cutting money out of the scheme also puts downward pressure on our ability to pay pensions at a rate that allows the elderly to live at a level that should give them the dignity that we assume that they will have earned through sensible governance in our time. as you know, the debate is already underway as to what level of payment can be afforded in the near future, as well as the age of entitlement..

          is this, considering many, many knowledgeable people, who, by the way, don’t write articles on this site, a sensible piece of governance? or, as is being mooted across the spectrum of political commentary, simply the national government pursuing an agenda of dismantling the previous governments legacy purely on idealogical grounds?

          • NZ Groover 1.1.1.1.1

            “actually, groover ….all the people who were in aposition to judge were pretty much universal in their opinions on how foolish it was for the govt to suspend the cullen fund payments.. if you would try to remember, even treasury were privately saying that it was going to cost us in the long run…”

            You state opinion as if it was fact. “They” can’t have been “universal in their opinions” if they cut the payments to the fund can “they”?

            “what specifically do you have a problem with, regarding governing for the long term future and economic protection for future generations? it can’t be that difficult to comprehend the fact that in thirty years, new zealand will still exist. and if you can grasp that concept, then understanding the desire to avoid loading future generations with massive bills in order to provide for our elderly, allowing them the breathing space to be able to get on with the business of running public infrastructure according to the priorities of their times”.

            You appear to be under the impression that I have a problem with the Cullen Fund. This is not the case. I think it’s one of the best ideas that Labour has came up with. I merely stated that it’s easy to criticise in hindsight when you already know the outcome and there is absolutely no risk, when actually the reverse was true. Significant risk in a “once in a lifetime” economic downturn.

            “cutting money out of the scheme also puts downward pressure on our ability to pay pensions at a rate that allows the elderly to live at a level that should give them the dignity that we assume that they will have earned through sensible governance in our time. as you know, the debate is already underway as to what level of payment can be afforded in the near future, as well as the age of entitlement..”

            Again, the benefit of hindsight. What if that opposite was true, we’d all be saying it was the right decision by minimising losses for future generations.

            “is this, considering many, many knowledgeable people, who, by the way, don’t write articles on this site, a sensible piece of governance? or, as is being mooted across the spectrum of political commentary, simply the national government pursuing an agenda of dismantling the previous governments legacy purely on idealogical grounds?”

            IMO not borrowing money to bet on a highly unstable global economy was a sensible piece of governance. IYO it was idealogical.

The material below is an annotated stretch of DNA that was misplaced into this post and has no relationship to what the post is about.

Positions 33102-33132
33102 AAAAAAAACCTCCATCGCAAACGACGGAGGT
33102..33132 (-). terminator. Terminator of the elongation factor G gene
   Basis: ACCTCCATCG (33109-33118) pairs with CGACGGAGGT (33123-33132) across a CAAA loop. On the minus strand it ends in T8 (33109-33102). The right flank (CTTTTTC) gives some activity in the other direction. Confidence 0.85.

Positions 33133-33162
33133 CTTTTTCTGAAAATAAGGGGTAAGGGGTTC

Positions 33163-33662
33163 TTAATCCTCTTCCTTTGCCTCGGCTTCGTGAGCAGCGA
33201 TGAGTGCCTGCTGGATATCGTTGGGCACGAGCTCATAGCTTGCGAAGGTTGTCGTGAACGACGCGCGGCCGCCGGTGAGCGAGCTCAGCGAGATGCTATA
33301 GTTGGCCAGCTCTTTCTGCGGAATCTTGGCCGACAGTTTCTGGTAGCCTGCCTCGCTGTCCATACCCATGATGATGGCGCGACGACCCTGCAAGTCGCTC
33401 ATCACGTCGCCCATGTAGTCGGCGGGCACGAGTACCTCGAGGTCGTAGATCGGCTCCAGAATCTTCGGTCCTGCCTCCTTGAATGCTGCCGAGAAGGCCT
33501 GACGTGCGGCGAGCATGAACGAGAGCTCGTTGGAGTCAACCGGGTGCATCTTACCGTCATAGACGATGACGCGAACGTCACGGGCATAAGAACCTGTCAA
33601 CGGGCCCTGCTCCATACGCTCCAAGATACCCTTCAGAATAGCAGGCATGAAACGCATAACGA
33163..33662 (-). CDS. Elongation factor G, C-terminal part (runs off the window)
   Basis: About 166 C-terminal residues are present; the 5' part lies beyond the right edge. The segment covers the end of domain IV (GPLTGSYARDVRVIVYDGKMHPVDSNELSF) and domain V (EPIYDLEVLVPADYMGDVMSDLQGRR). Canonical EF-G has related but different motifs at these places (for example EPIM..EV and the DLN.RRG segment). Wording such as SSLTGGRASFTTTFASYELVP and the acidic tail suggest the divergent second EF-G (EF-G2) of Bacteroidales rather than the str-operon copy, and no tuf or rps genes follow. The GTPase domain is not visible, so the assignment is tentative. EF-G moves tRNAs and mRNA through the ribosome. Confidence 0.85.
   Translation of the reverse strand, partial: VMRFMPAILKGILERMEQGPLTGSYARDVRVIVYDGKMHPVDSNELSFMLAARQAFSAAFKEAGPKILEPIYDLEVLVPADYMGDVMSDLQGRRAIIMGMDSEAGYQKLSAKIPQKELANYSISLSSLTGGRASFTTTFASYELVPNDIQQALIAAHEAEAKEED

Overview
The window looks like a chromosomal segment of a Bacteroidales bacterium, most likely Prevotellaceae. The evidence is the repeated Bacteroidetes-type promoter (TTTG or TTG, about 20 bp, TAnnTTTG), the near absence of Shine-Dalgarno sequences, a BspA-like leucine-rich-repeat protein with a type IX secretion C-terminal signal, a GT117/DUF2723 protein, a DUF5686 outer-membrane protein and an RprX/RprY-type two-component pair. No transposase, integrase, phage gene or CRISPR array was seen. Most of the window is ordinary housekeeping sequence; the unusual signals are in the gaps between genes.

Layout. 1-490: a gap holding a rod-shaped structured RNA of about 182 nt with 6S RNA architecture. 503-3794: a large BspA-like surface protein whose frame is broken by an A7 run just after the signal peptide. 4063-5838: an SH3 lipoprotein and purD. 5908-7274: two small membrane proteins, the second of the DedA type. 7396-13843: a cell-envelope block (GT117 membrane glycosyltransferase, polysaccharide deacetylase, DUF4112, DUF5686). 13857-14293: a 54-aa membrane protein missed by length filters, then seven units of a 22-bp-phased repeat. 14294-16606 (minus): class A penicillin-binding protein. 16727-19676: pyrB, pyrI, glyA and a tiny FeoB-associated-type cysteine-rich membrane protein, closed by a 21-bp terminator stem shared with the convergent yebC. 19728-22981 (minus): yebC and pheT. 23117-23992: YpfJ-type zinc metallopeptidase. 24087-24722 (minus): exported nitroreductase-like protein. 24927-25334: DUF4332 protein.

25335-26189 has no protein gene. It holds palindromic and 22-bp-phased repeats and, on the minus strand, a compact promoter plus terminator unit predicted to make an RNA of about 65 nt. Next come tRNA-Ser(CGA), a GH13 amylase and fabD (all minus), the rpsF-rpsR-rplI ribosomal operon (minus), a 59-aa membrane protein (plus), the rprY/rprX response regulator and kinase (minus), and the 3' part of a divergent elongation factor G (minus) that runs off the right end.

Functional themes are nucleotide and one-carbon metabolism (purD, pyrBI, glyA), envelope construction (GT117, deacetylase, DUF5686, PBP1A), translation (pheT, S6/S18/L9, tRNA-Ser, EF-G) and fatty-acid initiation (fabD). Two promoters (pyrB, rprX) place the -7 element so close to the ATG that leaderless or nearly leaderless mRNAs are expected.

• Colonial Viper 1.1.1.1.1.1

              IMO not borrowing money to bet on a highly unstable global economy was a sensible piece of governance. IYO it was idealogical.

              And now? What about starting up contributions to the Cullen Fund now?

        • Colonial Viper 1.1.1.2

          I’ve never heard of an investment consultant who said stop buying quality, even as the market was diving. That’s how Buffet and Soros do it. Dollar cost average into the market as it completes the steepest parts of its falls.

          I mean, Bill and John were happy to buy into SCF as that was looking shakier and shakier.

          • NZ Groover 1.1.1.2.1

            Not receiving additional funds doesn’t preclude the Cullen Fund from taking advantage of opportunites in the market. That’s how Buffet and Soros do it.

            • Colonial Viper 1.1.1.2.1.1

              Correct – but why in your view would that be considered ‘sound governance’ when giving the Fund more capital to take advantage of is not (in your opinion)?

              Why would you not, for instance, say that the Fund should have moved largely into cash and cash equivalents?

    • Marty G 1.2

      no-one’s arguing for stupid behaviour, smhead. But the government borrows money to fund health, education, benefits, and (in National’s case) tax cuts for the rich. Why wouldn’t they continue to fund the Cullen Fund contributions at a time when assets can be bought for record low prices?

      The increase in gross debt would have been marginal (about 1% per annum) and net national debt would be lower (by 0.1%) now than it is.

    • bbfloyd 1.3

      smhead.. you are the gift that just keeps giving aren’t you.. i have to admire your tenacity, even if all you do is remind us constantly how small your database is…. verrrrry small…..

  2. We will be lucky if anyone is left alive by 2030, let alone an economy worth a darn.
    Who’s DPB payment or dole are we to cut to find the 2.3 million? If Bling and John IL weren’t borrowing $240 million a week now, there would be a lot of people suffering finical problems, to the point of soup kitchens etc.
    The Cullin Fund is just like Kiwi Saver, it is a con based on converting nature into garbage, and turning your children’s environment into a cesspool.